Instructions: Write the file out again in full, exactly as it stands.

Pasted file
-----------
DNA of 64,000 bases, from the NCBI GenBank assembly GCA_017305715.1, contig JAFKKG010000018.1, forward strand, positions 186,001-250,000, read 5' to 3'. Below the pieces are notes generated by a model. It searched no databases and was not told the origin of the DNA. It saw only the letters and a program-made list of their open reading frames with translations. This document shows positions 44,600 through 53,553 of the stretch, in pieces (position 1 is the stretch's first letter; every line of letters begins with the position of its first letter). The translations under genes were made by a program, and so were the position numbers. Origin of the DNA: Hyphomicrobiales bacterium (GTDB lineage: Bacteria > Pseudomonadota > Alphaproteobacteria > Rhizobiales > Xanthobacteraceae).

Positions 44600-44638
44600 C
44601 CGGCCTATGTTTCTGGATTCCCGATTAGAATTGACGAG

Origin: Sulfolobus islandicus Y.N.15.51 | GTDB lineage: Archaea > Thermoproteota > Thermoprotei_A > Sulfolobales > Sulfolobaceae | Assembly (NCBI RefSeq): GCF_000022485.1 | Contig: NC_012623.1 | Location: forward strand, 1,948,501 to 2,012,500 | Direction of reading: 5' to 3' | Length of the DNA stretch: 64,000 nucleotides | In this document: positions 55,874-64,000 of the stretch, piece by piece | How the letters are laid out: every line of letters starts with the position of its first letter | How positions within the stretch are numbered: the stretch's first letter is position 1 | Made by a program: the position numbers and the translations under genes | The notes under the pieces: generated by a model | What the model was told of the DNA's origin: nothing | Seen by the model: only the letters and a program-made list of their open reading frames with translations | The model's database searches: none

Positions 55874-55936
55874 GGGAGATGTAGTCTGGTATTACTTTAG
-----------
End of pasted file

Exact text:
DNA of 64,000 bases, from the NCBI GenBank assembly GCA_017305715.1, contig JAFKKG010000018.1, forward strand, positions 186,001-250,000, read 5' to 3'. Below the pieces are notes generated by a model. It searched no databases and was not told the origin of the DNA. It saw only the letters and a program-made list of their open reading frames with translations. This document shows positions 44,600 through 53,553 of the stretch, in pieces (position 1 is the stretch's first letter; every line of letters begins with the position of its first letter). The translations under genes were made by a program, and so were the position numbers. Origin of the DNA: Hyphomicrobiales bacterium (GTDB lineage: Bacteria > Pseudomonadota > Alphaproteobacteria > Rhizobiales > Xanthobacteraceae).

Positions 44600-44638
44600 C
44601 CGGCCTATGTTTCTGGATTCCCGATTAGAATTGACGAG

Origin: Sulfolobus islandicus Y.N.15.51 | GTDB lineage: Archaea > Thermoproteota > Thermoprotei_A > Sulfolobales > Sulfolobaceae | Assembly (NCBI RefSeq): GCF_000022485.1 | Contig: NC_012623.1 | Location: forward strand, 1,948,501 to 2,012,500 | Direction of reading: 5' to 3' | Length of the DNA stretch: 64,000 nucleotides | In this document: positions 55,874-64,000 of the stretch, piece by piece | How the letters are laid out: every line of letters starts with the position of its first letter | How positions within the stretch are numbered: the stretch's first letter is position 1 | Made by a program: the position numbers and the translations under genes | The notes under the pieces: generated by a model | What the model was told of the DNA's origin: nothing | Seen by the model: only the letters and a program-made list of their open reading frames with translations | The model's database searches: none

Positions 55874-55936
55874 GGGAGATGTAGTCTGGTATTACTTTAG